It sounds rather strange now, but at the time it was a comforting conclusion.  In the wisdom of my grief, I stumbled upon a critical fundamental truth: That the soul does not care about the boundary between life and death, and that fear of death is a self-limiting choice.  Over time, as God and Love have found context and identity for me, I came to appreciate how passing away just may be a gift.  I held all these thoughts as only a rough sketch back then, but I truly I remember a feeling of an unexplained and gently powerful peace.   It felt like wisdom.  It felt like forgiveness.

Angels Rush In Where Fools Fear to Tread

My brother in Seattle put my girlfriend Janine on a southbound plane assuming I would welcome company and emotional support.  I did, but I did not know it.  I told myself I had discovered the needed resilience to reframe circumstance by facing the truth as I knew it.  It was simple survival, as yet to become spiritual transcendence, but it seemed to be working for me.  So of course, I was not well-prepared for the grace that was being sent to me.  A key part of this memory is the reminder that we all have and we all need angels.  Brother Terry and now longtime friend Janine live strong in my heart.  Both charter members of the angels and muses syndicate.  You have yours too.  I hesitate to be pretentious, but mine were pretty damn heroic.

The week following Thanksgiving was daunting.  I recall phoning my late friend’s devastated parents from the embassy, transacting the purchase of a sealed casket and shipping the body back, crying a time or two, and bribing a fat police lieutenant in a dark creepy stationhouse for a typed letter allowing me to exit the country with the borrowed van.  After two weeks Janine and I headed north.  I was the worst of companions.  In my processing of the incident, I came to believe I did not need anyone in my life.  I honestly thought I would just stay in the country and go it alone.  Any reasonable person would have damn well just left me in Mexico.

On the long drive back to the Northwest I tested my new found superpower of invulnerability.  I recall leaning forward over the steering wheel squinting at where the interstate might be as we sped through the December dark surrounded by dense fog in the Central Valley.   Fortunately my spirit guides had advised me to keep awake with a half case of beer that Janine bravely, compassionately handed me one after the other until we broke into daylight at Stockton.

The Me in Mexico in Me

Once home I had a lot of explaining to do.  Clearly, in my mind, I was blameless — other than perhaps underestimating the power of the tides and my buddy’s midwest unfamiliarity with the ocean and inability to swim. I might have been playing lifeguard or testing the surf instead of taking a morning nap on the beach. When David ran up and told me Kansas didn’t return to shore, I pushed through the breakers and treaded water alone for an hour yelling his name until a surfer who paddled from the resort down the beach brought me to shore quite depleted.  Each time I recounted the tale, I again became exhausted.  And again the support of my ‘unwanted’ angels pulled me through.  And I am ever grateful.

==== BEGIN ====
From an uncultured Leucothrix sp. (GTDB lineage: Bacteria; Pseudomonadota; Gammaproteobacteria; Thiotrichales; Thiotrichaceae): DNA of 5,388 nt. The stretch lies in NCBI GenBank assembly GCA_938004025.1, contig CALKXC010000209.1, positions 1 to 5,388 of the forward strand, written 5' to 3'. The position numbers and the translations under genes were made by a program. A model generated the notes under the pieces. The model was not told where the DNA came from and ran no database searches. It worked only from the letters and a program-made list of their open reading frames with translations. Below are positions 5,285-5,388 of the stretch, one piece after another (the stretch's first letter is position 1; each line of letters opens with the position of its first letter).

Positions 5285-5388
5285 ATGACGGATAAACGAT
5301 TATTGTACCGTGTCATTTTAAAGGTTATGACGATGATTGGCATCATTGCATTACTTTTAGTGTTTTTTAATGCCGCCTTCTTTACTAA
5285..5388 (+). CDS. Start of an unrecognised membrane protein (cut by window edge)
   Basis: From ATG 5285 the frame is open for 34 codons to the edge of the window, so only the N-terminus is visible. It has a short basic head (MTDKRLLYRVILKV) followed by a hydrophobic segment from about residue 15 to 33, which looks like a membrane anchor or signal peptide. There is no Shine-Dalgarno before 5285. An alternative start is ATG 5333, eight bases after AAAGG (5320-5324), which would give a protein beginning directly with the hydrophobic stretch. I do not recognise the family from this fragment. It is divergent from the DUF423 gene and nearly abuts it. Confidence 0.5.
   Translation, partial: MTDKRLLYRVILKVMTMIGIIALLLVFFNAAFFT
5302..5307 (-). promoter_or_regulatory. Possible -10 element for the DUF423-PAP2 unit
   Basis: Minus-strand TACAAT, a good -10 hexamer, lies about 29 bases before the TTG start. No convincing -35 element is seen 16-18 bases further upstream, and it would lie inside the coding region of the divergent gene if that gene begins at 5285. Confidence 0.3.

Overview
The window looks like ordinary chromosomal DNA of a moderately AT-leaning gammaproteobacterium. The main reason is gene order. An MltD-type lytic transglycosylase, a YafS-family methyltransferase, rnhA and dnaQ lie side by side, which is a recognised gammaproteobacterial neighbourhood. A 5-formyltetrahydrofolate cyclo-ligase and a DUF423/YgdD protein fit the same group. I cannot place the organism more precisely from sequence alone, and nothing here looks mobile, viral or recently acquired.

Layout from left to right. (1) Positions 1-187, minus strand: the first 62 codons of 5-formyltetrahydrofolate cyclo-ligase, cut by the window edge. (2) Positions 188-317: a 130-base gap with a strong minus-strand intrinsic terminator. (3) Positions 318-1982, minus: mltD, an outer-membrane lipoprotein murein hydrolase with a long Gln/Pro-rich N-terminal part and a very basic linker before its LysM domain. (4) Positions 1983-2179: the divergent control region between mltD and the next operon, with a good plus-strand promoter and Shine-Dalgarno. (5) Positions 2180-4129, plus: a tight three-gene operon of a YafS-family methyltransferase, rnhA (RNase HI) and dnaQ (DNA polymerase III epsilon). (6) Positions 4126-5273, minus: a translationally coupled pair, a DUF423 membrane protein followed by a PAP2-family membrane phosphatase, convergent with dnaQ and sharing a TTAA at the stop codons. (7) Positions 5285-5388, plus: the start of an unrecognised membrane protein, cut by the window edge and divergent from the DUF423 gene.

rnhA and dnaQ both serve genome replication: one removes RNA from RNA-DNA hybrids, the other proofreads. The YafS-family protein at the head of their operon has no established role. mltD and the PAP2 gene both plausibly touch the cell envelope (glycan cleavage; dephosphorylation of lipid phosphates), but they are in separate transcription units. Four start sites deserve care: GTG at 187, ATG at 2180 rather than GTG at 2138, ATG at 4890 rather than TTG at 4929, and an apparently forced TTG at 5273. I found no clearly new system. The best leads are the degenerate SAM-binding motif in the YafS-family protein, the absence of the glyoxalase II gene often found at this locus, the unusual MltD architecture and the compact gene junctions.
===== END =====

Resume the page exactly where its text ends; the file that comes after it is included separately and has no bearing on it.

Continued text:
Maybe it was because I had experienced and survived as I did as a 26 year old that gave me the urge and permission to return time and again to the Mexican coast.  I truly felt that after dealing with such tragedy I was completely protected from harm.  Seriously bullet-proof.  Every five years for a few decades, I traveled to Mazatlán to reflect and to offer some kind of tribute.  In ritual, I would sit with the long ago event and meditate on the power of the past and the danger of giving in to fear. Some call that just whistling in the dark.  Maybe that’s all it is.  But this is the story I tell myself:  I have accepted that to know death is the key to knowing life, and that the sooner we learn to not hide from the so-called unknown, the sooner we will find the peace of heaven, wherever we are.  We already know what is unknown, we just don’t think we know it.  Trust over fear then.  Love won’t survive where there is fear.  Where do we begin, we ask?  Here’s what I have been taught: You need do nothing.  Love just is.

I’ll wake up each morning and smile at the day.

I’ll live for each moment, put my worries away.

I’ve heard there’s one true way to heal.

Some say we’re just sleeping in heaven – dreaming of hell.

Maybe the greatest gift of living is dying well.

If you can hold that in your heart — you’re Being Real.

“Being Real” jd 2005